Whether Blue or Red, the derby is a high-octane occasion that forges firm life-long allegiances from the get-go.
But for a select few – those players who have negotiated Manchester’s crosstown traffic and represented both City and United – it’s a more complicated, nuanced story.
Ahead of Wednesday's Carabao Cup semi-final second leg, we look at the history behind a very exclusive group.
Altogether, more than 40 players have experienced what it is to represent both City and United.
William Douglas and Bob Milarvie shared the distinction of being the first players to cross the great divide back at the tail end of the 19th century.
Douglas made 36 appearances for City, in our former guise as Ardwick, between 1890 and 94 before then making the move to United for whom he played 56 times up until 1896.
Fellow Scotsman Milarvie, meanwhile, made the switch the other way around.
He started out in the Red half of Manchester in 1890, playing 22 times that season before then going on to figure 69 time for the Blues between 1891 and 1896.
The pair were to be the pioneers of a special group who have donned both the Blue and Red shirts down the years.
Amongst the most notable figures to play with City and United during the first half of the century were Billy Meredith and Sandy Turnbull.
A tough as teak former miner, Welsh international Meredith enjoyed two spells with the Blues between 1894 and 1924, becoming one of City’s first-ever signings and he initially joined as an amateur, combing playing with his occupation as a miner.
He went on to make more than 300 league appearances and netting 129 goals for the Blues and his goals helped City lift the Second Division title in the 1898/99 season as well as the FA Cup in 1904 with Meredith’s goal earning a 1-0 win over Bolton – the Club’s first major piece of silverware.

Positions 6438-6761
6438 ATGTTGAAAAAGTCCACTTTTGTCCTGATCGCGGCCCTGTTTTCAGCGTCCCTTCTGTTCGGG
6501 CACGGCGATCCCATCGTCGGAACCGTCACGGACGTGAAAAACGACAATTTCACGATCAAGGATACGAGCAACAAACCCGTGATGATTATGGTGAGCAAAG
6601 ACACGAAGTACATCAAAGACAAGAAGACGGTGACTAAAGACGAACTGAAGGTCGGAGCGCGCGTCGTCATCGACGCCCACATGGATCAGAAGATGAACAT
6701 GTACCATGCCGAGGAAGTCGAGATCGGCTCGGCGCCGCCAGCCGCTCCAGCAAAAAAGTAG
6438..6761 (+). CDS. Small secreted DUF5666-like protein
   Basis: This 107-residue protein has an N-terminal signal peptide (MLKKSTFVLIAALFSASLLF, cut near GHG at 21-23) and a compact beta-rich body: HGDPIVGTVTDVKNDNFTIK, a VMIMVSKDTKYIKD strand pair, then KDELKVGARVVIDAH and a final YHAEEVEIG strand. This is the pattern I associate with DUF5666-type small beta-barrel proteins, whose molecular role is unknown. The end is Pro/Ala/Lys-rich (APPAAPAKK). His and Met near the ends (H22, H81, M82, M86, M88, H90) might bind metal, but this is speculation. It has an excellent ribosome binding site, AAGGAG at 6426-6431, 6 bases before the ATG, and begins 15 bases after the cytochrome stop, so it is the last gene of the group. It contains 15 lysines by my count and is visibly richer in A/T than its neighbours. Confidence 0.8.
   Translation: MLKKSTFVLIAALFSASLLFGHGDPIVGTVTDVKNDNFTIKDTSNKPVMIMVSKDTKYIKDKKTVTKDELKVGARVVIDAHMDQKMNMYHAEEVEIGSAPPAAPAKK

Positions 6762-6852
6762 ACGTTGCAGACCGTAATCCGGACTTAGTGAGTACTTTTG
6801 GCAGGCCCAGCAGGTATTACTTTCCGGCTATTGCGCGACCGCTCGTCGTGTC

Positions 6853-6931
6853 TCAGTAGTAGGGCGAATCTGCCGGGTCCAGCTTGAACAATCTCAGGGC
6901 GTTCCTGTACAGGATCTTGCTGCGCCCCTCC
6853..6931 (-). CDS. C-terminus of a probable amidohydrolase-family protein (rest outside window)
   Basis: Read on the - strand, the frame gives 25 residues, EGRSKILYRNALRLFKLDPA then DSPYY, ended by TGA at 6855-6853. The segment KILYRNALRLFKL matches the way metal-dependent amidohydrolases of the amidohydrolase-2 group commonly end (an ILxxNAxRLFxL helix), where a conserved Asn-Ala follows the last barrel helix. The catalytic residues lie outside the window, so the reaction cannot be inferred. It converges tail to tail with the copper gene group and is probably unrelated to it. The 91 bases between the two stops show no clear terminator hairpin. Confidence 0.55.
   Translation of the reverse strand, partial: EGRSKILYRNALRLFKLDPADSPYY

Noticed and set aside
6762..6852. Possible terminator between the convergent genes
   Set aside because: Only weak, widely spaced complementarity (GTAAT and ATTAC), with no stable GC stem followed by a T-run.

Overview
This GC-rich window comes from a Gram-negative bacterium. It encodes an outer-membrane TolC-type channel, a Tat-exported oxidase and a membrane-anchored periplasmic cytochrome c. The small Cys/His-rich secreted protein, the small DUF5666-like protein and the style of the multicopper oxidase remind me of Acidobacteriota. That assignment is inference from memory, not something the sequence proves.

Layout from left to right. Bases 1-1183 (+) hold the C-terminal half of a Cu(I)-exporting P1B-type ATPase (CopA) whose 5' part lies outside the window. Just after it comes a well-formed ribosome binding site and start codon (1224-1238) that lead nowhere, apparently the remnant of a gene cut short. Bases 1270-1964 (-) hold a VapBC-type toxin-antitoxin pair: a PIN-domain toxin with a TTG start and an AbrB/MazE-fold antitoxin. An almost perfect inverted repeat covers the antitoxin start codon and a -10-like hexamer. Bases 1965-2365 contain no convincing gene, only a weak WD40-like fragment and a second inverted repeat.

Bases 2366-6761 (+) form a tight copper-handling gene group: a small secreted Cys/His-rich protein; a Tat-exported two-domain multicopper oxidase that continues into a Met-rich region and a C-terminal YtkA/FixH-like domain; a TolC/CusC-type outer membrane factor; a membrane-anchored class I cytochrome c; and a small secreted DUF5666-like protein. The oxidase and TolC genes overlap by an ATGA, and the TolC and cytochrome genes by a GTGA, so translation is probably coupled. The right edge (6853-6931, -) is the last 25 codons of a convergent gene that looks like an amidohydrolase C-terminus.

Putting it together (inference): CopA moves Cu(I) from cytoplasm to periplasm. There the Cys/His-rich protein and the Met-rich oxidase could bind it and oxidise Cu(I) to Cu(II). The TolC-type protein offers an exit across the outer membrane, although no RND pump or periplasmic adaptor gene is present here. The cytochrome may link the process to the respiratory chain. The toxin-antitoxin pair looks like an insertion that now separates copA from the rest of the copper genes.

In the summer of 1906 Meredith then became the highest profile figure yet to cross the Manchester divide, when he made the move to United.
In a 15-year stay at Old Trafford – which also coincided with World War One - Meredith chalked up more than 300 appearances and was instrumental in United securing two first division titles as well as tasting FA Cup success of their own in 1909.
Another formidable forward, Scotland powerhouse Turnbull also flourished in both halves of the city.
In the course of more than 100 league appearances between 1902 and 1906, Turnbull joined Meredith in helping City to our first FA Cup success in 1904 and scored more than 50 goals in total before switching loyalties to United.
He subsequently spent nine years as a Red, winning two titles and an FA Cup as well as scoring 90 goals in more than 200 games.
However, there was to be a tragic postscript. Turnbull received a lifetime ban from football in 1915 after being found guilty of match-fixing.
He was reinstated in 1919 but that validation only came posthumously as Turnbull was killed in action at the Battle of Arras in 1917.
Fast forward to the post war era and the cross-city derby landscape is dominated by two names in particular – Brian Kidd and Denis Law – both towering figures in Manchester’s illustrious football history.
A wonderful centre-forward, Collyhurst-born Kidd first found fame with United, for whom he memorably scored on his 18th birthday in the Reds’ 1968 European Cup final win over Benfica.
Kidd – also capped twice by England - went on to play more than 200 times in the colours of United scoring 52 league goals before – after a subsequent spell with Arsenal – moving to City in the summer of 1976.
In three seasons at Maine Road, Kidd led the line with aplomb and boasted a superb goals-to-game ratio, bagging 44 goals from just 98 league appearances.
Kidd’s back-story is even more notable for the fact that initially with United but more latterly with the Blues, he has gone on to enjoy enormous success on both sides of the Manchester divide through his renowned coaching prowess.
His work at United, where he served as assistant manager under Alex Ferguson between 1991 and 1998, coincided with a period of sustained success for the Old Trafford club with Kidd also instrumental in the development of a succession of young English talent.
After returning to City in 2009, initially as technical development manager, upon the arrival of Roberto Mancini in December of that year, Kidd was appointed assistant manager and since then his vast knowledge and expertise have been utilized to the full in what has proved to be the most successful period in the Club’s history.